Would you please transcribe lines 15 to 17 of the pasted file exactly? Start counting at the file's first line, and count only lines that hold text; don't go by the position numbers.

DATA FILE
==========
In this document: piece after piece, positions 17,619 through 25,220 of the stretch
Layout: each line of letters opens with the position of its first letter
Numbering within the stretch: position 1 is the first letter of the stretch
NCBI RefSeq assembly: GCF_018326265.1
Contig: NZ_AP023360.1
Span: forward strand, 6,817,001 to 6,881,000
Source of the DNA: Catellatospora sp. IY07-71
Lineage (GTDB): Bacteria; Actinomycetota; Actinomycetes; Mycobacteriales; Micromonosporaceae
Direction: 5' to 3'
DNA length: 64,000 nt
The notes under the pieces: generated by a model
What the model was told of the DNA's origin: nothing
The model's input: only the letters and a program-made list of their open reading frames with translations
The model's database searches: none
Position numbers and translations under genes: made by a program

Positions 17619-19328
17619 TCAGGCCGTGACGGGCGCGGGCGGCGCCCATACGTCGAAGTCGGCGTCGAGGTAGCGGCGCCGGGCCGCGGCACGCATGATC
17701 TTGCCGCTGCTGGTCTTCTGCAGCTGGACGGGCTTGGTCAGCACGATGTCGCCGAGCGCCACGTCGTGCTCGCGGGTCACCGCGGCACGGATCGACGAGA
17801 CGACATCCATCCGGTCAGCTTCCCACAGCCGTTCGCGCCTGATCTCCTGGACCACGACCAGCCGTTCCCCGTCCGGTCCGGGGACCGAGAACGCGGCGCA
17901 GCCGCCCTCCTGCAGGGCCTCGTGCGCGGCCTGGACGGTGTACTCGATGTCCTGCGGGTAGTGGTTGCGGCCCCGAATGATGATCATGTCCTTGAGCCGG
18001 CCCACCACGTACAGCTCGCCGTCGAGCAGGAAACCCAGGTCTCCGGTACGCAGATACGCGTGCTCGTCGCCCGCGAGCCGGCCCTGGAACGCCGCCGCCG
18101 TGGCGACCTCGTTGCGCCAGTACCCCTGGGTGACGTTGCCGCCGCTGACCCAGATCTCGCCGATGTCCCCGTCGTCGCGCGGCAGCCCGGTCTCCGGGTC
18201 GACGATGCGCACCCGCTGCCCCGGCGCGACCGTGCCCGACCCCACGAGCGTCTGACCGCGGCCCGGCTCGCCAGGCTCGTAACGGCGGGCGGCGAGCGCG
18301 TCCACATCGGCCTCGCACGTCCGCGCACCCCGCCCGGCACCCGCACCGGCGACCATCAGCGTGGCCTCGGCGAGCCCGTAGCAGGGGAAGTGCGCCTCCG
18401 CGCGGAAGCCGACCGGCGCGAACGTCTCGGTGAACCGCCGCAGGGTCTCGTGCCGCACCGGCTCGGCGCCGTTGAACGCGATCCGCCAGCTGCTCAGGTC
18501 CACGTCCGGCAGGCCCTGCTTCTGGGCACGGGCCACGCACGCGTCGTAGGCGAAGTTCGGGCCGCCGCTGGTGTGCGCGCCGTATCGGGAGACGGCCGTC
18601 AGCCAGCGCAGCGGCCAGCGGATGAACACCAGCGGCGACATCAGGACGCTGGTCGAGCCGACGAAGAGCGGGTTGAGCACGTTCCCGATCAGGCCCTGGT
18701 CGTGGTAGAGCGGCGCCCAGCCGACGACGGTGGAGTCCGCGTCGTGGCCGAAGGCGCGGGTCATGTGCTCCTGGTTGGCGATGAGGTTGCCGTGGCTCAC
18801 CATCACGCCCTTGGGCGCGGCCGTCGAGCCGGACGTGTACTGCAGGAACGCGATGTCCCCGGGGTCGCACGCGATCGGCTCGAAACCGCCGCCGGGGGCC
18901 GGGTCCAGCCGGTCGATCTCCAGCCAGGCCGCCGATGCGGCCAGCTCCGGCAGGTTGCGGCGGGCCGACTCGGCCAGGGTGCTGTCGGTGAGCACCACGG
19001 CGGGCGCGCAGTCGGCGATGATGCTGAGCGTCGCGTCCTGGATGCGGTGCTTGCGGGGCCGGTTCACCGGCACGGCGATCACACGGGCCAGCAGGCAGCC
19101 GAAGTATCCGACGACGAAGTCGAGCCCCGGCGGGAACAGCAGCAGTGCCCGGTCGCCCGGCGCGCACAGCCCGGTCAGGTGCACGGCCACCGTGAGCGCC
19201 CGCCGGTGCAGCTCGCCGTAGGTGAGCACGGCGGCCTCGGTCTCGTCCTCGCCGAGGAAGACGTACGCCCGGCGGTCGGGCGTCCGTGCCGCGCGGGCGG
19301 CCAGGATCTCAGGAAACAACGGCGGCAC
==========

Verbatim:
Position numbers and translations under genes: made by a program

Positions 17619-19328
17619 TCAGGCCGTGACGGGCGCGGGCGGCGCCCATACGTCGAAGTCGGCGTCGAGGTAGCGGCGCCGGGCCGCGGCACGCATGATC